Last year, Benjamin Colas worked as a kindergarten teacher at Alfred A. Benesch School on Quincy Avenue in Cleveland. But starting this fall, he’ll be teaching part-time and serving as a real-time teacher coach in the classroom, giving his peers immediate feedback and pre- and post-class consultations.

Colas hasn’t been content with the status quo during his so-far short career in education. The former finance student joined Teach for America after realizing the corporate world wasn’t a good fit for him.

And he’s already pitched — and won funding for — an idea for a kindergarten readiness kit that uses common items parents can find at home and shows them how to use those items to teach necessary skills. For example, parents could have children use shaving cream to trace letters or Skittles to learn sorting. He hopes to have 750 of those kits to offer parents this summer.

Tell me about the idea behind the KinderKits and why you think they’re necessary.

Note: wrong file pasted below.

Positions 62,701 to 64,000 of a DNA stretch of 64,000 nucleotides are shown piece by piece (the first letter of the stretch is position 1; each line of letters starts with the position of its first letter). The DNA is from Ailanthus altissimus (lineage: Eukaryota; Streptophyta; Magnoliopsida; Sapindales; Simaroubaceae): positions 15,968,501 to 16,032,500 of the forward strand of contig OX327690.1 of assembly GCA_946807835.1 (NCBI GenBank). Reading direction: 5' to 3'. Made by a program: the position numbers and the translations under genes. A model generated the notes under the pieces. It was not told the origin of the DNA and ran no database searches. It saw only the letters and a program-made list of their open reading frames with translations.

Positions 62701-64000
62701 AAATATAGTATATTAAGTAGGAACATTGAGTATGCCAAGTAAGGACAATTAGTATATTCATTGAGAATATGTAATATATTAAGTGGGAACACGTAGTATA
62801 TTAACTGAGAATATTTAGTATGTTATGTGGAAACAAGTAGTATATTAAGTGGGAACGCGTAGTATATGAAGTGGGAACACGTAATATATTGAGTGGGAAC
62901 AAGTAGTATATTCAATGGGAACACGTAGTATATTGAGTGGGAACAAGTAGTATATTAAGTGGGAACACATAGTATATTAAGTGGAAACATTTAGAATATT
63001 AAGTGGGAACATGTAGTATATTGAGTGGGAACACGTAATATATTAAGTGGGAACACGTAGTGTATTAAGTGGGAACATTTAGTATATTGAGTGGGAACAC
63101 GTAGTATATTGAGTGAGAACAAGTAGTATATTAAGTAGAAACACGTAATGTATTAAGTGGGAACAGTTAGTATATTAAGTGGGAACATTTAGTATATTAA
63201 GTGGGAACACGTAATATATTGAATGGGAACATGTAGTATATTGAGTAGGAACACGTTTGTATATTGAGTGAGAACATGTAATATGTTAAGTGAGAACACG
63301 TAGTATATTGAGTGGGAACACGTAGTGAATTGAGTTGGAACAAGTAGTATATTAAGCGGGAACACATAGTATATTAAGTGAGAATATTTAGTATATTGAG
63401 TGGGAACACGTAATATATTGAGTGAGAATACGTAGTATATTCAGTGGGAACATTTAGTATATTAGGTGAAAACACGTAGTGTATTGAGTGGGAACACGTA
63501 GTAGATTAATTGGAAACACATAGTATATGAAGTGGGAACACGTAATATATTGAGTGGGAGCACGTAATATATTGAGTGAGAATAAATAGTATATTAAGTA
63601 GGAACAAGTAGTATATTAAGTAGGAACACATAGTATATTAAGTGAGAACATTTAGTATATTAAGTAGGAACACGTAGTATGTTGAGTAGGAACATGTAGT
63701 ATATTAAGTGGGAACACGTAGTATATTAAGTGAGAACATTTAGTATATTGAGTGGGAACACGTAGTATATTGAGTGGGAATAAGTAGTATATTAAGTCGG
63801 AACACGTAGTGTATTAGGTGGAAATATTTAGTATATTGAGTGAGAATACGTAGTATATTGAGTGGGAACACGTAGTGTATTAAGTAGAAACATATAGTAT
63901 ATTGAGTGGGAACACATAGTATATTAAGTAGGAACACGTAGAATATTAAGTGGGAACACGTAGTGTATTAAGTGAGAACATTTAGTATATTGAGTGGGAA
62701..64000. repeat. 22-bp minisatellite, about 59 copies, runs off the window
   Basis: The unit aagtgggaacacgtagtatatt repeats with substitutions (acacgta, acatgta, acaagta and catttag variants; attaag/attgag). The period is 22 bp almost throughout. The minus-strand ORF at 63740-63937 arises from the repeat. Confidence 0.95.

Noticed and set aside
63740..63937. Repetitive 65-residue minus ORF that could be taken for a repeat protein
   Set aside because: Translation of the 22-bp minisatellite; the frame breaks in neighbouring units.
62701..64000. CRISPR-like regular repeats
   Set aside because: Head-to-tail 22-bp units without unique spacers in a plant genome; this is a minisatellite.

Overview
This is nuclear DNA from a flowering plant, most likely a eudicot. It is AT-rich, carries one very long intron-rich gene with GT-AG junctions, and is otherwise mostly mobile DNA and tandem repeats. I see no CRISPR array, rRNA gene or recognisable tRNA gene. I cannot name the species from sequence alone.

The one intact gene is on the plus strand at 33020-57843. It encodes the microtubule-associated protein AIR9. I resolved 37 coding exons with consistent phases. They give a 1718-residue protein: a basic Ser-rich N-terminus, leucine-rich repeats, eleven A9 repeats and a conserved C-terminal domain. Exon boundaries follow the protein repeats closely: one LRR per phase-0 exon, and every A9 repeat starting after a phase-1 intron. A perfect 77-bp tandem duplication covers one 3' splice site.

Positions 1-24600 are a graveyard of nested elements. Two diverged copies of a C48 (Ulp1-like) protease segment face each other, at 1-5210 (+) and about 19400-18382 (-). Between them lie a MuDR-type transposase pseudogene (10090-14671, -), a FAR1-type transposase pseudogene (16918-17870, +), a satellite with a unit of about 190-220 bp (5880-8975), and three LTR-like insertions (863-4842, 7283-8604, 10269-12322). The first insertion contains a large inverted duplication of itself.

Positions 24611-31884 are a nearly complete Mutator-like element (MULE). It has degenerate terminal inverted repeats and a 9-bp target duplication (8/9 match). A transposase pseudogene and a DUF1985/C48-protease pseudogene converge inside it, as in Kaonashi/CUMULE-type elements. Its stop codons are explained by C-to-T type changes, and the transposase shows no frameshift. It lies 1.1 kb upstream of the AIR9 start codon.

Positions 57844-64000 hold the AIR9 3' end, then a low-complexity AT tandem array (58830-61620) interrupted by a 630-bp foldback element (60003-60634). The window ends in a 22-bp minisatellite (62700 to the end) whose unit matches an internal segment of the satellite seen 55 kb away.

So, last school year, 25 of my 26 kids were considered not ready for kindergarten, according to Ohio’s kindergarten readiness test that every kid takes. The big thing, though, that I discovered throughout the year, and even throughout my first two years: the parents care. They want to help their kids. There’s just a huge gap in terms of them not knowing what their kids should know coming in. What drew you to education? I think I realized I wanted to do something where my full-time job was directly related to investing in people, as opposed to doing, say, corporate finance and being involved in something in the evenings. FIVE THINGSWhat did he want to be when he grew up? President

Role model: His dad

Favorite book: 'How to Win Friends and Influence People' by Dale Carnegie

Favorite Cleveland spots: Barrio, Punch Bowl Social, West Side Market, Metroparks

Favorite Cleveland team: He's hopped on the Cleveland bandwagon for everything.

What are some of your larger goals for your career? I feel like, as a teacher, my voice is limited. So I feel like I’m probably not going to be in the classroom long-term. As far as possibilities down the road, though, I would love to stay in education in some capacity.WHAT OTHERS ARE SAYING: What makes Benjamin stand out?“He sees an area that needs to improve and comes up with a solution, rather than complaining about it.”
— Benesch principal Erin Murphy. Murphy just took over as principal in June, but was already impressed with how involved and engaged Colas had been over the summer.

Source: Mansfield SunDown RunDown alum Ben Colas named to CrainsCleveland "20 in their 20s" making a difference in Northeast Ohio URL: